Delivery note (DO):
Confirmation that the delivery has been done. It is signed by representatives of the buyer, usually the store’s personnel. This document is issued by the supplier and accompanies the shipment. With this paper, the transfer of ownership has been confirmed. The goods are yours, and you owe the money. Do not sign before you check and confirm that this is what you have ordered.
Goods received note (GRN)
GRN is very similar to DO. The difference is that stores create the DO as proof of delivery and give it to the supplier. It is used in multi-site companies, as not all sites have access to the system to enter the data. So they issue the GRN and send it to the administrator.
This is the official bill that is sent to the accounts for payment. The invoice is subject to 3-way match: is the price and quantity the same in the LPO, DO and invoice. It is quite common to have the invoice delivered at the same time with the goods and the DO. Some companies that have modern systems do not need any invoice as a document. They connect their systems that automatically exchange data based on the GRN from the store.
All of them have a specific role in the P2P cycle. And all have similar important points you have to take care off:
Is the person signing authorized to do so? If an unauthorized person signed a document, it is invalid. If you end up in court with such a document, it will be very difficult to prove your case.
Do not be the guy from the beginning of the post. Spend some time creating a system that will allow you to find the needed document fast. Even boxes are fine, as long as everything inside is sorted in some order. And there is a sticker on the side that will help you to find the right box.
The “four eyes” principle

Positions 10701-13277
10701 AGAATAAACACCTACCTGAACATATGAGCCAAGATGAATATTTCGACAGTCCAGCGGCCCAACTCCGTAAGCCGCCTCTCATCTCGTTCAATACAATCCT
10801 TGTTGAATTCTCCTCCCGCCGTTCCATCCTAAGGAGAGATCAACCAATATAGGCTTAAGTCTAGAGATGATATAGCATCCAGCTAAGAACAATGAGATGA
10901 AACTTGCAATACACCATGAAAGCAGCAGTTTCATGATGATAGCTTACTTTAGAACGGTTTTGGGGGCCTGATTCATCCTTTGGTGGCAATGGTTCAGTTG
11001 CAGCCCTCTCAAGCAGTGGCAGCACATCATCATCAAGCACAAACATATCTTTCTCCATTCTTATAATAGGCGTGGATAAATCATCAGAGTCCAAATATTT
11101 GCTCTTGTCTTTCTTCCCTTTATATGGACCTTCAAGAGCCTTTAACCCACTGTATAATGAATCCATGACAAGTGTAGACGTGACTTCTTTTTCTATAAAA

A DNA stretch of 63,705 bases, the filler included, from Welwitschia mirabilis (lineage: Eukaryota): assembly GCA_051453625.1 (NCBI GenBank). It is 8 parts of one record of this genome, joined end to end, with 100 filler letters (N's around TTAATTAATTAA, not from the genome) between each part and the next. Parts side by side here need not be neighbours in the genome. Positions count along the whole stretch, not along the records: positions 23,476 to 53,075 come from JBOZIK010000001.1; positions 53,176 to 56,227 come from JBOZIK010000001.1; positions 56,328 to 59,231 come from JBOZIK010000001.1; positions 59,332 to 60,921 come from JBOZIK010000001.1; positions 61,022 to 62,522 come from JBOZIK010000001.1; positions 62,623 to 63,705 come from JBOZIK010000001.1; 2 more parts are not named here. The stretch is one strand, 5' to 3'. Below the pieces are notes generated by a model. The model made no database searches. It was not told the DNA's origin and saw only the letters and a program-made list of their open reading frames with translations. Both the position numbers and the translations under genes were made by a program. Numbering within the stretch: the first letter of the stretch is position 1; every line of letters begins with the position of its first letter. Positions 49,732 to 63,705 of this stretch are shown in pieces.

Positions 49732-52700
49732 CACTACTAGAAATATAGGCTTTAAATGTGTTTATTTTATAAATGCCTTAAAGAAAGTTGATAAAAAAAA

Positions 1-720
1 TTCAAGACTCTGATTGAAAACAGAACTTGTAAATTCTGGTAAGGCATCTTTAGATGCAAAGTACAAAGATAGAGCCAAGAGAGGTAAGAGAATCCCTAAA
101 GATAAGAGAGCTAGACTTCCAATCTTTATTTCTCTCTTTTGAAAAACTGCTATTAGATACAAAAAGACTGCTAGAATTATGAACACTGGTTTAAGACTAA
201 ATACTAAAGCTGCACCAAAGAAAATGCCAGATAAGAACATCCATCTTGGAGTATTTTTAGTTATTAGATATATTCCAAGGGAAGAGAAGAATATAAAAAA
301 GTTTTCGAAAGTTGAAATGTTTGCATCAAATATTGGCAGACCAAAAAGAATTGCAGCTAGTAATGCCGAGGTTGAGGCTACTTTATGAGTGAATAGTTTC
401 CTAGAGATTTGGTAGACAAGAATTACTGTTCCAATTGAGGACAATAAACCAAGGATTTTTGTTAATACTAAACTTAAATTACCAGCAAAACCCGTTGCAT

This is something I learned in banking. Every document should be reviewed by two persons from different departments that do not report to one manager. For LPO and invoice, it is mostly finance and procurement. DO’s and GRN’s are often reviewed by QA or operations besides stores. Or security does a check at the gate. This reduces fraud risk, as different people from different departments are checking documents and matching them as the goods move through the Supply Chain.
In my career, I have been a couple of times in a situation where we had legal or auditory requests to find old documents. And in some cases, it was a nightmare. There is no time, the authority expects that you can find a 2-year-old delivery note within minutes. Preparation is the key. Yes, it takes a bit of time to get it organized at the start. Yet, later you may thank yourself as you don’t have to dig through piles of old, dusty papers. Have them designed to contain all the needed data. Signed by the right persons. Stored properly. And if all this is done how it should be, you will never need them. Because your Supply Chain is working like clockwork.